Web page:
- Doctors need to determine a way by which they can incorporate goal-setting conversations into primary care as a way to boost shared patient decision-making, shows a study recently published in the Annals of Family Medicine.
The study took two groups of patients and either administered a questionnaire asking about their health-related goals and their quality of life goals, or simply asked about their symptoms. Patients were randomly assigned to their doctors, and the doctors reviewed the questionnaires prior to the care encounter.
Based off of prior industry research, the researchers hypothesized that providers’ encounters with patients who filled out a goal-setting questionnaire will center more on patient wellness and shared decision-making.
“We wondered if patients could encourage their primary care physicians to use a more direct, patient-centered approach to care by using routine pre-encounter forms to alert their physicians to the activities important to them,” the research team, led by Becky Purkaple, stated.
“Interventions that include activation of clinicians by pre-consultation questionnaires have been shown to significantly influence the patient-physician encounter and promote positive outcomes.”
However,the study found that this was not the case.
In intervention encounters, only one patient mentioned quality of life, and even then it was not mentioned in the context of shared decision-making. This may have been because patients are uncomfortable with or unable to begin conversations about their quality of life with their physicians, and instead need physician direction to do so.
“This could have been because patients prefer that their physicians open the [quality of life] discussion or because there was no logical place to bring up meaningful life activities within the standard medical encounter,” the research team explained.
“In addition to completing a pre-visit questionnaire, patients may need training and possibly even pre-visit coaching in order to be able to adopt this new behavior.”
Likewise, only one provider mentioned quality of life, and that was only in the context of the patient’s glycemic index, and not used to inform shared decision-making.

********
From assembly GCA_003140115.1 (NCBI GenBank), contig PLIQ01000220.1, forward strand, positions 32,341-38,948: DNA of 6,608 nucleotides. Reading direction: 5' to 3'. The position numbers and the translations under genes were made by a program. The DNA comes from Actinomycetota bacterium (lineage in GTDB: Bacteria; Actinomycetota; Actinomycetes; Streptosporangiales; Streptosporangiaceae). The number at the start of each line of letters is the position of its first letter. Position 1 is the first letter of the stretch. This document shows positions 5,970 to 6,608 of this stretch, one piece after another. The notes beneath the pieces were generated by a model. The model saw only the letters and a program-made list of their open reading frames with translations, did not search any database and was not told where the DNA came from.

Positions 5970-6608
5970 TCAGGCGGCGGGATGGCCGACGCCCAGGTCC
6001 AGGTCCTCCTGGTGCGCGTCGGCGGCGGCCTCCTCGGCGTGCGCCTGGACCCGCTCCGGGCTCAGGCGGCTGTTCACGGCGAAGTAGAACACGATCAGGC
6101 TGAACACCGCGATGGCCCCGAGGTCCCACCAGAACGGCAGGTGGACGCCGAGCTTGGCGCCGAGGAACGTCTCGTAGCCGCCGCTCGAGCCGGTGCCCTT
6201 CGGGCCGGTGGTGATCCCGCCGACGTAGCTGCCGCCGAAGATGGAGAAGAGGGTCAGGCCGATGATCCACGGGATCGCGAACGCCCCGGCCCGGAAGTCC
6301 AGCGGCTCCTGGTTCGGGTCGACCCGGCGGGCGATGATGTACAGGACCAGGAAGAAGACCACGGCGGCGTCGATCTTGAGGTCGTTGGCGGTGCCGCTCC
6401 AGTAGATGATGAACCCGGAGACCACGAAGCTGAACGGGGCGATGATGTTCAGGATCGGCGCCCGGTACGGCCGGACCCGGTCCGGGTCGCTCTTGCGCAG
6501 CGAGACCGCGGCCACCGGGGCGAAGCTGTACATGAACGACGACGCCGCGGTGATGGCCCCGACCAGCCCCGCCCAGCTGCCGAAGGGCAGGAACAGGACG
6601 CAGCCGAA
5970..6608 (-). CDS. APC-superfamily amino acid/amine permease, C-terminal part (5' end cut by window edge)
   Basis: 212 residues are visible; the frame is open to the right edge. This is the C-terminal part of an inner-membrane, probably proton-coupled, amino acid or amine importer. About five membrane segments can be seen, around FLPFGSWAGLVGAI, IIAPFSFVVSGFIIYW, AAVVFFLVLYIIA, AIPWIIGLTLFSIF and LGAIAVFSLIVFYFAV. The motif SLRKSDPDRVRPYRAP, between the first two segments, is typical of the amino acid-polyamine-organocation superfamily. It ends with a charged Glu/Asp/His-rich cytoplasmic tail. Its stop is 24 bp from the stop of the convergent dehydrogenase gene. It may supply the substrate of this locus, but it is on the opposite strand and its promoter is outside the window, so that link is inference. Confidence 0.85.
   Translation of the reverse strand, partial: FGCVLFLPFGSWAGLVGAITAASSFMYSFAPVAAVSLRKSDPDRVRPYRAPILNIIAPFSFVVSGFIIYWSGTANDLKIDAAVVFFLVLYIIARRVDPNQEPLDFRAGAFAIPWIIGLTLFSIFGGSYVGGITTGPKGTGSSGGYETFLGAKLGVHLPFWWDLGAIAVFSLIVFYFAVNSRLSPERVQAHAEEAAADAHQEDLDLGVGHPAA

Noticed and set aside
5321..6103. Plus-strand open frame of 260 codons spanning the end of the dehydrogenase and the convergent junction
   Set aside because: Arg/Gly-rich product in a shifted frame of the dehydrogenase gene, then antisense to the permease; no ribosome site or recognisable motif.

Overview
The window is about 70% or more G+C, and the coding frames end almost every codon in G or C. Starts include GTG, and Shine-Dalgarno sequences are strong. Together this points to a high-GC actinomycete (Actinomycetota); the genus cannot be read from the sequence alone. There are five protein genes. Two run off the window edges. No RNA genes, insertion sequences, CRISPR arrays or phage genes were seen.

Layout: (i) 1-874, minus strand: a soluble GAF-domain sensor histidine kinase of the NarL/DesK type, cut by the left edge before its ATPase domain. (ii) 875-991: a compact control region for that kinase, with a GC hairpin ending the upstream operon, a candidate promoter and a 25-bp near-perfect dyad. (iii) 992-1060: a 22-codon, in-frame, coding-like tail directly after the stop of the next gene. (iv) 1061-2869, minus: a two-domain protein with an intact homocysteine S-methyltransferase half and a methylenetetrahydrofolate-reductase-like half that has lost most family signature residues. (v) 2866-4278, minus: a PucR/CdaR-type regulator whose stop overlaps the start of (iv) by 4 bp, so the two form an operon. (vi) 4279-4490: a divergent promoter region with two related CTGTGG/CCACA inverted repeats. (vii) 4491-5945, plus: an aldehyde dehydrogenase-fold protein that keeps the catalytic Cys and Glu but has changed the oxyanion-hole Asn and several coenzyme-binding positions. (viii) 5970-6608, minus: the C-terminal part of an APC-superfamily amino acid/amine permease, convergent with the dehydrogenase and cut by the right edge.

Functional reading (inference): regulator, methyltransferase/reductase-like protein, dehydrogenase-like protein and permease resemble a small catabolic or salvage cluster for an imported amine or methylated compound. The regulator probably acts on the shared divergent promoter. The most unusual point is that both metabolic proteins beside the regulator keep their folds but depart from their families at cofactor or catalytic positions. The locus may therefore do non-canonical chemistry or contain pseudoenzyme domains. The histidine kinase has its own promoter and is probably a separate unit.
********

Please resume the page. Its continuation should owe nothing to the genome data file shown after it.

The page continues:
One potential explanation for this is that the physicians were not carefully reviewing the pre-visit questionnaires. Not all of the physicians showed keen interest in the forms, but they did explain to their patients the importance of reviewing and completing the questionnaires prior to the visit.
There was likely more to the problem, however. As noted above, there had been past studies of a similar format which indicated that such kinds of questionnaires could be effective in boosting shared decision-making and patient engagement.
Because of that, the researchers hypothesized that there was another reason for their unexpected results, such as a lack of provider engagement or an inability for clinicians to organically incorporate these topics into their care encounters.
Such proposals were supported by the empathy scores which the researchers also collected following patient provider encounters. Providers in the intervention group tended to receive lower empathy scores than providers in the control group. This may have been because it was difficult to seamlessly integrate conversation about quality of life into the appointment.
“That physicians struggle to incorporate nonstandard information into patient encounters has been documented by others,” Purkaple and colleagues wrote. “The information provided about goals may have made some physicians uncomfortable and thus less able to express empathy.”
Noting the issues with discussing quality of life and patient goals during the care encounter, it is clear that more training is required to enhance patient engagement and shared decision-making. The researchers proposed more training be done on the patient side, as they’re more likely to accept this kind of training and put it into action during their doctor’s appointments.
Ensuring that patient goal-setting and shared decision-making be supported during the care encounter is vital considering the shift medicine is making toward value-based and patient-centered care.
The researchers noted patient preferences for being involved in their own healthcare, explaining that giving patients an avenue by which they can contribute to their own care helps enhance the patient provider relationship.
“Allowing patients to express their personal goals creates a more equal interaction between patient and physician, in which both individuals are experts, one in medicine and the other in the desired outcomes of treatment,” the researchers concluded.
“When patients are key participants, they will likely be more willing to enter into honest communication, broadening the conversation and opening up a broader range of diagnostic and therapeutic options.”